- Take pictures of your pet at many different angles and of all unique pattern markings. Have these images in digital format. Many states and shelters will post pictures of lost pets online and you’ll want the pictures to print fliers.
- Most agencies will only allow you to report a pet that has been missing for more than 24 hours. Find out which agencies take these notices (usually shelters and animal control) and have their contact information in your address book.
- Even if your pet lives primarily indoors, you still need to have a collar on your pet with identification. Break away collars are best for constant wear so that your pet doesn’t accidentally choke himself/herself.
- Keep contact information for how to post messages to your neighborhood e-mail listserv and Craigslist community.
Ultimately, it was a couple who found the cat and also saw one of Elspeth’s posters on a bus stop in the neighborhood. We hope that you never lose one of your pets, but if you do, you’ll be prepared by having the above information at your fingertips.
Reader Jim sent us the following question:
OK, so I like your 30 minutes per day cleaning model…however, with a dog (big chocolate lab) that is constantly shedding, what tools, cleaning devises, ideas, etc., might I use to keep up with the seemingly endless dog-hair dust bunnies? Vacuuming works, but takes time to drag out the vacuum, and the Swiffer just seems to move the hair around.
In my house, we call these gifts from our two cats “tumbleweeds.” I like your use of the word “bunnies,” though, since they do feel as if they are forever multiplying. I completely empathize with your situation and hope that I can help.
Here are a handful of strategies for dealing with pet fur tumbleweeds:
- Once a day, armed with a couple slightly damp paper towels, walk through your house and capture the worst offenders. If they’re large enough that you would see them and be stressed or embarrassed if a house guest were to immediately notice them, just scoop them up with the paper towel. This isn’t deep cleaning, this is just peace of mind. At most, this process should take you five minutes and is a great chore for a younger child.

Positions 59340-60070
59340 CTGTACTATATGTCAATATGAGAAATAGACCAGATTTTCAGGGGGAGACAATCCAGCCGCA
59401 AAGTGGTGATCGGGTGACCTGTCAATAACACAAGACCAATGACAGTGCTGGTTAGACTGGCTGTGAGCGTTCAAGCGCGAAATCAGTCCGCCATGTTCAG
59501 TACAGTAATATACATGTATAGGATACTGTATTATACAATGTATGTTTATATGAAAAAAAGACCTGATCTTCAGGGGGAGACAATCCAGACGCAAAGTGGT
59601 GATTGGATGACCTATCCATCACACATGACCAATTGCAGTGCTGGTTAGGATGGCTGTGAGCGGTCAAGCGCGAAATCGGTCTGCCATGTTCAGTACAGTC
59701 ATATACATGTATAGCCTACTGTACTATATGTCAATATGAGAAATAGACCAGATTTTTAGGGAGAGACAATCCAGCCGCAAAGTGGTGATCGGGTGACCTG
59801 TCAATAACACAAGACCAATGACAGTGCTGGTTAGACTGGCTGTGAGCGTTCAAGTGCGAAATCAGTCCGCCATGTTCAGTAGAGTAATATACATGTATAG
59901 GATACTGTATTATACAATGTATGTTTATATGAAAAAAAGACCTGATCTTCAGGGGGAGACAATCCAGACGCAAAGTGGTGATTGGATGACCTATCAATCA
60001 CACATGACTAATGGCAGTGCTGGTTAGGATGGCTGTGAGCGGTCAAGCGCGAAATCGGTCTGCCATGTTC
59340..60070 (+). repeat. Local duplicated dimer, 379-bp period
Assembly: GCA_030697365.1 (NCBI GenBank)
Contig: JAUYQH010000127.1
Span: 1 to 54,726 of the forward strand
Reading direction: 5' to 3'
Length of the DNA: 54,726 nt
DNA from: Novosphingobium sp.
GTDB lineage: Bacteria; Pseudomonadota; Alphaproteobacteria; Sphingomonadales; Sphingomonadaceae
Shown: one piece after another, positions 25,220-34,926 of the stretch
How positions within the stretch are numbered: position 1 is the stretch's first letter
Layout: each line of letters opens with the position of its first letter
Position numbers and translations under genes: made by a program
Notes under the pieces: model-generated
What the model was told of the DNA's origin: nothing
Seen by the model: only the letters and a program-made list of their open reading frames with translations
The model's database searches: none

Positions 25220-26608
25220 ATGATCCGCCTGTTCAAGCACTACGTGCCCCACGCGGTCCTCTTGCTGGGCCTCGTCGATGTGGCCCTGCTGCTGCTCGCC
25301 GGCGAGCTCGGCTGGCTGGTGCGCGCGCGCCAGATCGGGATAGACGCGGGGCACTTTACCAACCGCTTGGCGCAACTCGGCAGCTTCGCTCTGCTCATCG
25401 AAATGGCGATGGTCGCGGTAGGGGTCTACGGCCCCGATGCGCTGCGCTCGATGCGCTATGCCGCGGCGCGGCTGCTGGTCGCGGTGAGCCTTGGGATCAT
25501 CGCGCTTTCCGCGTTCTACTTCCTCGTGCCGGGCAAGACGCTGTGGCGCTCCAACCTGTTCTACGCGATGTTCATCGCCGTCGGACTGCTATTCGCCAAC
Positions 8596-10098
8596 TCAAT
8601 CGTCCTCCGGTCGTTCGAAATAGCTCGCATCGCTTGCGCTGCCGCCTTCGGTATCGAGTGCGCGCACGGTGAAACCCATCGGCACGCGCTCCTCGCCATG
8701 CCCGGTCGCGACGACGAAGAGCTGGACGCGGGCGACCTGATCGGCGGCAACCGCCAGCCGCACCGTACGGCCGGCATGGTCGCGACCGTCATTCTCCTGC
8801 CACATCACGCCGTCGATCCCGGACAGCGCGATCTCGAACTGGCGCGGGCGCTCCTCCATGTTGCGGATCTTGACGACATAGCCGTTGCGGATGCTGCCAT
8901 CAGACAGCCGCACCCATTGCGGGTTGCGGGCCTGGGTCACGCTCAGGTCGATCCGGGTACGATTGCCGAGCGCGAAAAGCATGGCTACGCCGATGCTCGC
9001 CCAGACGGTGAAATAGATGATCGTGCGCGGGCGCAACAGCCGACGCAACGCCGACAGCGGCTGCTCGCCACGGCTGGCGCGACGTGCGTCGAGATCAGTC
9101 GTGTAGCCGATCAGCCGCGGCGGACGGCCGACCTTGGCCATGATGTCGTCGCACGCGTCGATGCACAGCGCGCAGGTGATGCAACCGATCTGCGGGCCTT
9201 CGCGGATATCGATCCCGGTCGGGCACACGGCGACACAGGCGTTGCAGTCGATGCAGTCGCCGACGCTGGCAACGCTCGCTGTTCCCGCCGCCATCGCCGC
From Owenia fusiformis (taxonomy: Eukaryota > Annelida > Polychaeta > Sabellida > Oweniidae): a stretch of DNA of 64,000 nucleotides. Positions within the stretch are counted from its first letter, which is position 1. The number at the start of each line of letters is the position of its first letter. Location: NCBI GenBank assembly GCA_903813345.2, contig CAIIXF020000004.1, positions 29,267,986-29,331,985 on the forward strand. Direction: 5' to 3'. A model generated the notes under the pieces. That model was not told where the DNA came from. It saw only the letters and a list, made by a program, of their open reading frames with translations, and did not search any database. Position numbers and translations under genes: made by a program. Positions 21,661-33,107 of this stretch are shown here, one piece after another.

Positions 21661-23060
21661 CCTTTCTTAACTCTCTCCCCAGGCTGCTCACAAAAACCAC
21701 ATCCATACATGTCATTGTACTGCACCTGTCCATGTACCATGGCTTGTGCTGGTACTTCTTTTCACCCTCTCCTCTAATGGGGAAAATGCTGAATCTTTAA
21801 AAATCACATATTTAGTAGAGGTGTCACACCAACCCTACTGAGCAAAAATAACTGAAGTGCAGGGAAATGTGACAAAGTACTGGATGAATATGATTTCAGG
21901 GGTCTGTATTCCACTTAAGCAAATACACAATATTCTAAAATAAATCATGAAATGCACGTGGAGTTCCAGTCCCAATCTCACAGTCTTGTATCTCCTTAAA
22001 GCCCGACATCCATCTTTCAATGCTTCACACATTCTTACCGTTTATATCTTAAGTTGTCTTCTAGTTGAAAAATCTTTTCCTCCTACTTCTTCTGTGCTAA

- Bathe your pets regularly. When you bathe a pet, a good chunk of loose hair and dander goes down the drain with the water. Now, granted, this task is a bit more difficult with a cat. You have to start bathing the cat when it’s a kitten or you’ll never be able to give it a bath as an adult. We’ve been bathing our cats twice a month since they were first adopted from the shelter and now they just climb into the water. Use a pet-friendly shampoo (not human shampoo) and ask your vet for tips and breed-specific bathing frequency recommendations if you’re new to the pet-washing adventure.
- Keep a pet brush handy. When your pet curls up at your feet and wants some snuggles, give him a brush at least once a day. You’ll capture the fur before it can become a tumbleweed.
- Install reliable air filters in your heating/air conditioning system and replace them seasonally.
- If your pet routinely uses a bed, drape its bed with a fleece blanket. If there is a favorite spot where he likes to curl up, lay a fleece blanket in that location. Fleece blankets act like giant magnets for pet hair because of their inherent static nature. Roll up the blanket and throw it in the washer once a week, and for extra pull, dry it without a dryer sheet.
- Although you hate to do it, you should run the vacuum at least once a week. Don’t forget to vacuum under the couch, along baseboards, every stair, and closet floors where pet fur tumbleweeds like to hide.